Study finds corruption as one of the causes for the poor quality of roads
Wrongdoings and corruption in public road construction between 2010 – 2015 had a financial implication of Nu 467.67 million (M).
This is an average loss of Nu 77.95M annually, according to the recent Anti-Corruption Commission report, Towards Enhanced Efficiency, Accountability and Transparency in Public Road Construction.
The report states that the road sector’s average GDP contribution in these six years was Nu 11,325.40M. If there were no wrongdoings, it stated that about Nu 0.69M would have been added to GDP.
Royal Audit Authority’s annual reports were analyzed to calculate the average amount lost per year and to evaluate the financial cost of corruption or wrongdoings.
Excess payment, claim of new rates instead of old, failure of execution of gabion wall, irregularities in execution, overpayment, refund on humanitarian grounds, and unspecified and defective materials were wrongdoings observed in road construction.
The report also showed that in terms of assessment of road condition by dzongkhag, majority of respondents from Thimphu, Chukha, Mongar, Pemagatshel, Lhuentse and Sarpang reported dissatisfaction. Most respondents stated that even if they were provided with roads, it did not serve its purpose.
Lack of accountability, undue influence, poor supervision, monitoring and enforcement, unfair practice, and dishonesty were some of the key causes of corruption in public road construction, according to the report.
For instance, existence of abuse of authority in various stages of road construction was reported most of the time. But its existence was reported all of the time in the opening of bids (81.3%), submission of bids (80.9%), letter of intent to award (80.5%), release of retention money (78.5%) and preparation of bid documents by the bidder (78.3%).
“The ACC received 58 complaints related to such abuse of authority in road construction,” the report stated. “A total of 51.9 percent of respondents said they were aware while 48.1 percent said they were unaware.”
The report found that 1.6 percent agreed on undue influence by the ministers; 0.9 percent by the head of divisions or sections and 0.8 percent by the gewog officials. It also revealed that influence from public officials including elected representatives has resulted in the implementation of road projects that were not planned and shelving those that were planned.
Frequent replacement of site engineers by contractors is a serious issue raised by the procuring agencies where 62.5 percent of the respondents agreed that this is happening.
The study confirmed that majority of respondents agreed that the requirement of technical staff at the contract site were not followed by the contractors despite the contract terms.
The contractors acquiring materials illegally was also an issue for 34.7 percent of respondents. It stated that 18 percent of respondents agreed that projects were contracted without bidding and 16.9 percent said the contract was not awarded even after proper publicity and open competition.
Other practice observed were disclosure of confidential information and contract terms relaxed to favoured contractor. This finding, according to the ACC is further complemented by the complaints about unfair practices.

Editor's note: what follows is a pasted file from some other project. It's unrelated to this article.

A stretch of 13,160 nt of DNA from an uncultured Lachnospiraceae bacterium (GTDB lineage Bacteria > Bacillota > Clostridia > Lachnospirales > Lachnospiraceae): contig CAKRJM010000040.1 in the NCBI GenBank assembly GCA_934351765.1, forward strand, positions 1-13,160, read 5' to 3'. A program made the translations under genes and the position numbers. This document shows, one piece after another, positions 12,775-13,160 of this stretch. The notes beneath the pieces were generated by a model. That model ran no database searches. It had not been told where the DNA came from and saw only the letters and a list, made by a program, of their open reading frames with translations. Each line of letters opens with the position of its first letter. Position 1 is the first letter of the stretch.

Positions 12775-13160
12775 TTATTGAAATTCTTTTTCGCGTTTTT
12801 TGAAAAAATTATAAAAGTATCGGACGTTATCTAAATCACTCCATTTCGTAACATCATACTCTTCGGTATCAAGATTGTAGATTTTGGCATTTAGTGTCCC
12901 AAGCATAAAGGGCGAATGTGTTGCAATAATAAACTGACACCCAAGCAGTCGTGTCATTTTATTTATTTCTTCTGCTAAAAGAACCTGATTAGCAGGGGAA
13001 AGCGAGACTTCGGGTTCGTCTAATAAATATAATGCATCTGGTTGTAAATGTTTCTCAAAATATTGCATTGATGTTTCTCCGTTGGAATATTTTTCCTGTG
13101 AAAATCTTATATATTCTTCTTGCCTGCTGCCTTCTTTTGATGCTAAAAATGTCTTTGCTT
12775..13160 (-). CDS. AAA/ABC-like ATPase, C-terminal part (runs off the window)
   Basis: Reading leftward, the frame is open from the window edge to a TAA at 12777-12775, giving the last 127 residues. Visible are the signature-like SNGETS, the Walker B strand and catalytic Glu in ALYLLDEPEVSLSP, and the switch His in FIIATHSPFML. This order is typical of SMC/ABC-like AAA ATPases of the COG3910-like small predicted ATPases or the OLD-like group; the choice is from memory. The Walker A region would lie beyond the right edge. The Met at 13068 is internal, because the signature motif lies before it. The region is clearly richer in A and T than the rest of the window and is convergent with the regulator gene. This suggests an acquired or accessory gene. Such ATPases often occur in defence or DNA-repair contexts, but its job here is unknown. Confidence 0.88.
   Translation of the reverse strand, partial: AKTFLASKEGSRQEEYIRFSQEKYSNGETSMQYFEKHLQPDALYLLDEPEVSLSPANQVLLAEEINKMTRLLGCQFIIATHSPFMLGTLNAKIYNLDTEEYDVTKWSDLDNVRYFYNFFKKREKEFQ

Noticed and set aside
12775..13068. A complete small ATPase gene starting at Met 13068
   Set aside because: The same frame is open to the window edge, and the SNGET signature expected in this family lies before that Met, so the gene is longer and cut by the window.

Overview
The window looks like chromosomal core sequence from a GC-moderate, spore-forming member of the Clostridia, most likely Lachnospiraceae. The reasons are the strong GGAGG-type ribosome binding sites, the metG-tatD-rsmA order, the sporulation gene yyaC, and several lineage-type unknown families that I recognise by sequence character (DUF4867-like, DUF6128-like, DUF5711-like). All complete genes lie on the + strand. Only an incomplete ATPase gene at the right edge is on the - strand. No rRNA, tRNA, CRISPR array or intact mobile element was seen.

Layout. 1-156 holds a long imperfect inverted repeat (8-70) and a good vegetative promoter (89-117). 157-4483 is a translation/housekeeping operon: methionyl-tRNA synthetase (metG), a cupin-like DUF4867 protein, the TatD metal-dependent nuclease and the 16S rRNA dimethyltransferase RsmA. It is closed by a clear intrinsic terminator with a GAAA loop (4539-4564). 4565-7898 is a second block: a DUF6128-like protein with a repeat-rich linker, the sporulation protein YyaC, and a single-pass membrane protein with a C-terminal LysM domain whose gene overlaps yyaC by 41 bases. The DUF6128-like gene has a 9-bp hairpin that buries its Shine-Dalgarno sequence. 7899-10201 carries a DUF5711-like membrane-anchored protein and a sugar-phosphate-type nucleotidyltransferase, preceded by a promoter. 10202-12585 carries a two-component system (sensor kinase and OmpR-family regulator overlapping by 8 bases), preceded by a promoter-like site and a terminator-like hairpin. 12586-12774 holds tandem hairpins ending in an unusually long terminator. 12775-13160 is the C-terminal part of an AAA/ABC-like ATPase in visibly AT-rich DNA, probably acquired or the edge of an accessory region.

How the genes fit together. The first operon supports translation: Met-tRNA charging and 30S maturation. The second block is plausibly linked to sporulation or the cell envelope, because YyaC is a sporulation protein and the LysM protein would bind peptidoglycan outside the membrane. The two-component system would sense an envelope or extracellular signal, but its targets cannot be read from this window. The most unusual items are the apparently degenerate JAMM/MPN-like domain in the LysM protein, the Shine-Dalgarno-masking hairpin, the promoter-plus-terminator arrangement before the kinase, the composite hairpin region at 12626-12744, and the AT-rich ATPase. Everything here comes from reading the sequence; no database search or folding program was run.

About 48 percent reported fear of repercussion to report corrupt practices such as substituting with substandard materials, contractors providing false documents in bidding, changes in high value items not properly verified and monitored, public officials borrowing money/vehicles/materials from contractors, and neglect of duties by the site supervisors after taking bribe.
On an average, each contractor made payment once in kind and six times in services. An average amount of payment in cash and in-kind was calculated at Nu 50,000 and Nu 6,500 respectively and Nu 56,818.18 for services provided by the contractors.
Engineers, committee members and AFD personnel agreed to have taken bribes.
The study was done with financial support from Swiss Agency for Development and Cooperation (SDC) and the government. From a sample size of 1,464 respondents, 1,178 were interviewed in May this year.
From a mere share of Nu 62M in the first Plan for the road sector, the government allocated approximately Nu 16B for roads and bridges in the 11th Plan. “However, the huge investments made in the sector do not match the benefits that were expected to accrue,” the report stated.
The construction sector contributed 16.86 percent to GDP in 2017 from 6.5 percent in 2008.
ACC Commissioner Jamtsho said all relevant agencies are expected to follow the commission’s recommendations and that ACC would monitor its implementation.
Road officials said they are still going through the report to act on the recommendations made by ACC.
– Lack of guidelines for contract implementation, supervision and monitoring.
– Review technical score system, develop and enforce quality assurance plan, adopt and implement integrity initiatives, and implement model guideline on management of conflicts of interest in the public sector 2017.
– Effectively implement Gift Rules 2017
– Conduct awareness on Procurement Rules and Regulations, initiate capacity development for engineers and contractors, develop data mining policy at the agency level, and engage community in monitoring and assessment of farm and GC roads as part of social accountability.
– Review and revise national wage rate. The current national minimum wage rate is Nu 125 a day while the minimum market rate is Nu 500 a day. Construction sector has the capacity to absorb and provide employment to more than 10,000 people but there is low demand for jobs due to low wage.
Yangchen C Rinzin